Llanbadarn-y-Garreg, St Padarn's Church
Llanbadarn-y-Garreg, St Padarn's Church

St Padarn Church is a simple single-cell building erected in the 13th-14th century, with 17th and 18th century altar rails, wooden windows, and contemporary pulpit.


St Padarn's Church began as a chapel attached to the church at nearby Cregrina. It seems to have only become a full-fledged parish church in the early 16th century. The D-shaped churchyard, the location beside the River Edw, and the dedication to Padarn suggest an early medieval origin, however.

The only part of the original medieval church remaining is the south doorway and the very simple 16-sided font. The rest appears to be 17th century, with the wood framed windows inserted in the following century and a belfry added in the late 19th century. The pulpit is 18th century, resting on a stone base.

The floor is made of shale slabs, with whitewashed and plastered walls. The roof is made of 28 closely packed trusses, possibly 14th-15th century, though they may be later. On the north wall is the very indistinct outline of a wall painting, possibly a coat of arms.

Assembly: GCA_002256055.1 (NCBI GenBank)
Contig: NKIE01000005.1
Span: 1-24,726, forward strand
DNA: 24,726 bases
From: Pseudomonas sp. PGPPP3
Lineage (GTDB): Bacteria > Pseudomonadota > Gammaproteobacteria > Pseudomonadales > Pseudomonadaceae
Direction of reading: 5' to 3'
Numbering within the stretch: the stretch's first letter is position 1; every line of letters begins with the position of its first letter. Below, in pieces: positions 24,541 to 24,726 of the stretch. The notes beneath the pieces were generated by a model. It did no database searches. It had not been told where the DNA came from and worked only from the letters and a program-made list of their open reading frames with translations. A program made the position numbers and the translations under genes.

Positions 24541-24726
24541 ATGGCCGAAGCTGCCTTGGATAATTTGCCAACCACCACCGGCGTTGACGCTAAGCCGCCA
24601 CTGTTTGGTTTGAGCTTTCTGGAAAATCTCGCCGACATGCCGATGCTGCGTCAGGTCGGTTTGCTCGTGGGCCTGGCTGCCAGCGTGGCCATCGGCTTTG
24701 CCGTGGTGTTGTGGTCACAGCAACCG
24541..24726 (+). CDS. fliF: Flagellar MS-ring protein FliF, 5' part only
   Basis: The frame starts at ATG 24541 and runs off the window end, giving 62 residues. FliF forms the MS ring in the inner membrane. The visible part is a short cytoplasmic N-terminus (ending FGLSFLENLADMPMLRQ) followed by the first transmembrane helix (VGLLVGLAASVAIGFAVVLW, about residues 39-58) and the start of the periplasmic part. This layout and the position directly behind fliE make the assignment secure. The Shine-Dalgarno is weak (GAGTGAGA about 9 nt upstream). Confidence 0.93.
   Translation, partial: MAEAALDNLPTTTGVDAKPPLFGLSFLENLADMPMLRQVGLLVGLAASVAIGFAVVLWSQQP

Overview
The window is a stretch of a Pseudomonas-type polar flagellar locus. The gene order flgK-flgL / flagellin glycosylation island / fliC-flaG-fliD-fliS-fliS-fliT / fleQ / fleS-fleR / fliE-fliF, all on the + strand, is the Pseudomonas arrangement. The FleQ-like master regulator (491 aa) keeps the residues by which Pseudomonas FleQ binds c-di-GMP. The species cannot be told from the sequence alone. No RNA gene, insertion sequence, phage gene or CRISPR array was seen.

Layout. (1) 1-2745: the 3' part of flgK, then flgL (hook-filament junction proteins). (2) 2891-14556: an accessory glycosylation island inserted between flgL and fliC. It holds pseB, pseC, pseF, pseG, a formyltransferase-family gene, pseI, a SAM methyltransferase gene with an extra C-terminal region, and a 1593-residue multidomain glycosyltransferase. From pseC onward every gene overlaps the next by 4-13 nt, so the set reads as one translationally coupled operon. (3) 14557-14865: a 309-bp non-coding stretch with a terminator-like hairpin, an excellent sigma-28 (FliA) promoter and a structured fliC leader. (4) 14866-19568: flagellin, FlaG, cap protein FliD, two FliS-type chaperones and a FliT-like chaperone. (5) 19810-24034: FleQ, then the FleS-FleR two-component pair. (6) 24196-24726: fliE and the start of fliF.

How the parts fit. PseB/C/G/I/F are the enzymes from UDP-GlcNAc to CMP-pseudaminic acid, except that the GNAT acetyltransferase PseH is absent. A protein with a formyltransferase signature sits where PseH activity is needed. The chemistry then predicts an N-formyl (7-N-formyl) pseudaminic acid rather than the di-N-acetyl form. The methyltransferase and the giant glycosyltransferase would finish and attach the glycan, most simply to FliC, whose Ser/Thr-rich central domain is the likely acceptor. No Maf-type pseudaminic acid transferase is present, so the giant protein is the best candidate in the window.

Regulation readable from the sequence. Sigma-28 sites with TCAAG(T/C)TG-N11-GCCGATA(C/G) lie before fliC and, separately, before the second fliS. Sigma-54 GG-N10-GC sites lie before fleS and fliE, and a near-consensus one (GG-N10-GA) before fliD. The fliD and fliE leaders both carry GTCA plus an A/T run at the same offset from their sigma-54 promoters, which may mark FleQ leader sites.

On a beam between the nave and chancel is a lath and plaster panel with a faded royal coat of arms. The reverse is painted with a Biblical text. The most interesting monument is an inscribed panel to Evan Evans on the north wall of the nave.

The church is listed Grade II for its historic interest, primarily because the interior has been altered so little since the 18th century.


St Padarn's must be one of the most beautifully situated country churches I've ever visited across Britain. The church stands well back from the narrow country road running through Llanbadarn-y-Garreg hamlet, beside the slow-moving River Edw. It is a scene of idyllic peace.

There are no obvious places to park, but we managed to pull off onto the verge far enough to leave space for passing vehicles, though I don't think any cars passed through the village in the whole time we were exploring the church.

Highlights inside the church that caught our eyes include the whitewashed stone font and the faint but still visible wall painting, but the real historic highlight is the painted coat of arms, high over the aisle. The coat of arms is very faded, but the Biblical text on the reverse (facing the altar) is very clear and bright.